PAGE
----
Vrindavan widows: Society ends archaic tradition, Media keeps it alive!
In April 2013, in a landmark judgement, the Hon Supreme Court of India decided against drug major Novartis and defeated attempts at evergreening its patent on Gleevec; a cancer drug. Evergreening refers to the ways in which pharmaceutical patent owners use the law, regulatory processes and technological strategies to perpetuate their IPRs over highly profitable and generally critical drugs. As we go ahead, we’ll see why the concept of evergreening was invoked.
A couple of days earlier, the same year, India had won a symbolic social battle when widows of Vrindavan, supported by Sulabh International, broke old taboos and added joy and color to their Holi. Some widows reportedly touched color on that Holi after more than two decades. It was a momentous occasion for them and a proud day for the Indian society for it had matured on yet another count.
We do not say that the stigma associated with being a widow is completely eradicated. We do not say there is marked change in the material condition of Vrindavan widows. We acknowledge that that this change was the culmination of a long fought battle by activists against the plight of widows, we also acknowledge that this change has the stamp of wisdom and authority of the Hon Indian judiciary. But let us also acknowledge how the Indian society has shown maturity and faith in its democratic institutions and shown openness for Social change. There may have been reluctance to change, which is likely for any entrenched belief. But there was reluctance, not opposition. There were no violent protests to resist this change, there were no targeted attacks. Most of us think this change was not only justified, but necessary, others took it with a pinch of salt.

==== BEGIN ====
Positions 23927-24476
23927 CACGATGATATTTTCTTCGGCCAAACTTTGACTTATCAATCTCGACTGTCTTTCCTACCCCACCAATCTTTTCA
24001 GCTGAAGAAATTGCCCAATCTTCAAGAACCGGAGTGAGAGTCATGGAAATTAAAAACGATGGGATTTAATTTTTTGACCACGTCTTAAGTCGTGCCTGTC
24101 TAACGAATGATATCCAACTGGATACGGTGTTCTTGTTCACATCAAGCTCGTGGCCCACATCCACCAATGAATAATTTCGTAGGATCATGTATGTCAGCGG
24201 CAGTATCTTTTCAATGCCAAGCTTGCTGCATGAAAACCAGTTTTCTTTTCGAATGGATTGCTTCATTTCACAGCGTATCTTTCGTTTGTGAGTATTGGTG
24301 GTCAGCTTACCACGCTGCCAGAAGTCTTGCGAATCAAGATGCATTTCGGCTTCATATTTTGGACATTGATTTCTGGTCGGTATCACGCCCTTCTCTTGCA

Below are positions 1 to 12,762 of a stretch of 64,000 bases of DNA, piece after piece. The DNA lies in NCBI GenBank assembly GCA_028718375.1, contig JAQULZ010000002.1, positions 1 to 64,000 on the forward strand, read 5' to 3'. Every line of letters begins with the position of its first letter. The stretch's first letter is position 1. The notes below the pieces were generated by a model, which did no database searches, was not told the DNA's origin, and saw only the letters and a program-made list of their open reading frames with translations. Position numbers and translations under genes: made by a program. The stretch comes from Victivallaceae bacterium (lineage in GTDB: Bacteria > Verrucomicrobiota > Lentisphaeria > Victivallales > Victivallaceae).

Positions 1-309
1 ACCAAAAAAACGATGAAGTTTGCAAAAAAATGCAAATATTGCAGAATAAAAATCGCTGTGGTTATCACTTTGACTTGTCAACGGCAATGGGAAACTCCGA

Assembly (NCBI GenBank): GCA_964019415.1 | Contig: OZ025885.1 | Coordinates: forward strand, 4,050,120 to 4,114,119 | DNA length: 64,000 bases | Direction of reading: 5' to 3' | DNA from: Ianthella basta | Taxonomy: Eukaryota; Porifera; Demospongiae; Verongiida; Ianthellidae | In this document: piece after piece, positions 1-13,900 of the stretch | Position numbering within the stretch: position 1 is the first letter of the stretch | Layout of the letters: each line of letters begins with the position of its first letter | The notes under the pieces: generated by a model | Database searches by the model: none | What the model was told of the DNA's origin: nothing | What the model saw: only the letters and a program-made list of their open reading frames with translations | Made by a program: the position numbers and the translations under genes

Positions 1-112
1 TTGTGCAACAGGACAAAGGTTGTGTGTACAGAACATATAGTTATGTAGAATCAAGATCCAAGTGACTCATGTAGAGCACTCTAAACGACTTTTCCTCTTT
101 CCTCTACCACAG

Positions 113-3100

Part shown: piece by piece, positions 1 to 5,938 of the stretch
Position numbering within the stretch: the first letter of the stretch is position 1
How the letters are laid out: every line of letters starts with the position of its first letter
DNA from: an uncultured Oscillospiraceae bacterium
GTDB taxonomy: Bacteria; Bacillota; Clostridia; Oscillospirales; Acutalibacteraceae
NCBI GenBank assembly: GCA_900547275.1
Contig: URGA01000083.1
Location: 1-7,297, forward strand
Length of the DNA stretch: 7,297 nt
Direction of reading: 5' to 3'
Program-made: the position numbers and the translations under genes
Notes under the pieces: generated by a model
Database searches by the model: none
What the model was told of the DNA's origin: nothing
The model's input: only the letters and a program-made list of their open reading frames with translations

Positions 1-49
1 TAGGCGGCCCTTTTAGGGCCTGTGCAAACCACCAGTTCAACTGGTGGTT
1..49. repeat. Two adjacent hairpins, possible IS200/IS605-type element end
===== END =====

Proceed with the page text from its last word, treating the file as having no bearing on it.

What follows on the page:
We must note that our society has always been open to reform. The cause of widows is not new. It was taken up and fought for, as far back as the early 19th century by the likes of Raja Rammohun Roy and Ishwarchand Vidyasagar. Widow remarriage has found increasing acceptance over the years since the times of Shri Vidyasagar. Leading matrimonial websites today have matrimonial listings for widows with thousands of prospects, there are matrimonial websites focused on ‘second marriage’, which shows how widow remarriage is generally acceptable.
Vrindavan is one of the last surviving vestiges of this deplorable belief system and in March 2013, it set itself in for a change!
Let us now see how Media has played up this welcome change year after year.
The media rejoiced in 2013, how a surviving old tradition has been broken and widows added colors to their lives, and they were right! It was indeed a matter of pride and joy to all of India. It was a change, a breach, a first!
Sulabh International started this practice of celebrating Holi with great celebration and aplomb and they have been doing it every year since.
But then again in 2014, media reported the same celebration supported by the same organization as a breach of the same customs which were already breached in the previous year!!
They went for the overkill in 2015 when they again called it a first, a breach, an moment of liberation. Looking a couple of sentences back, we’ll realize that this breach had already happened in 2013. It appears media quietly resurrected the social traditions so that they could announce a breach the next year again!
But these are no novices, our folks in the media are masters of their trade. They could not announce the same revolution over and over again so they identified ways to “evergreen” it.
- 2013: Shackles were broken. Regressive hindu beliefs obliterated because widows played Holi with flowers. [Source]
- 2014: Shackles were broken. Regressive hindu beliefs obliterated because widows played Holi with gulal and pichkaris (water guns). [Source]
- 2015: Shackles were broken. Regressive hindu beliefs obliterated because widows played Holi with widows of Varanasi!! [Source]
And we are not kidding ONE BIT! To verify, one may read the stories from 2013, 2014 and 2015 and see if there are differences other than these.
Here’s where we revisit the concept of evergreening once again. Our media is so enamored by stories of pathos and possibly by indignity in our culture that they want to keep it alive in public memory. The change which India appreciated by and large was perhaps an issue lost, a professional tragedy for our media and intellectuals therein. Where they could show that after the change ushered in 2013, new strides have been taken each year, they’re wringing their heads to find ways to remind us how the liberation was achieved “only this year” and stretch the life of a social malaise in public memory as long as they can, one year at a time! Just as pharma giants want to retain monopoly over “the ability to cure” by surreptitious technicalities, our media and intellectuals also try to monopolize the ability to cure social evil by first ensuring that the idea of the evil is still alive!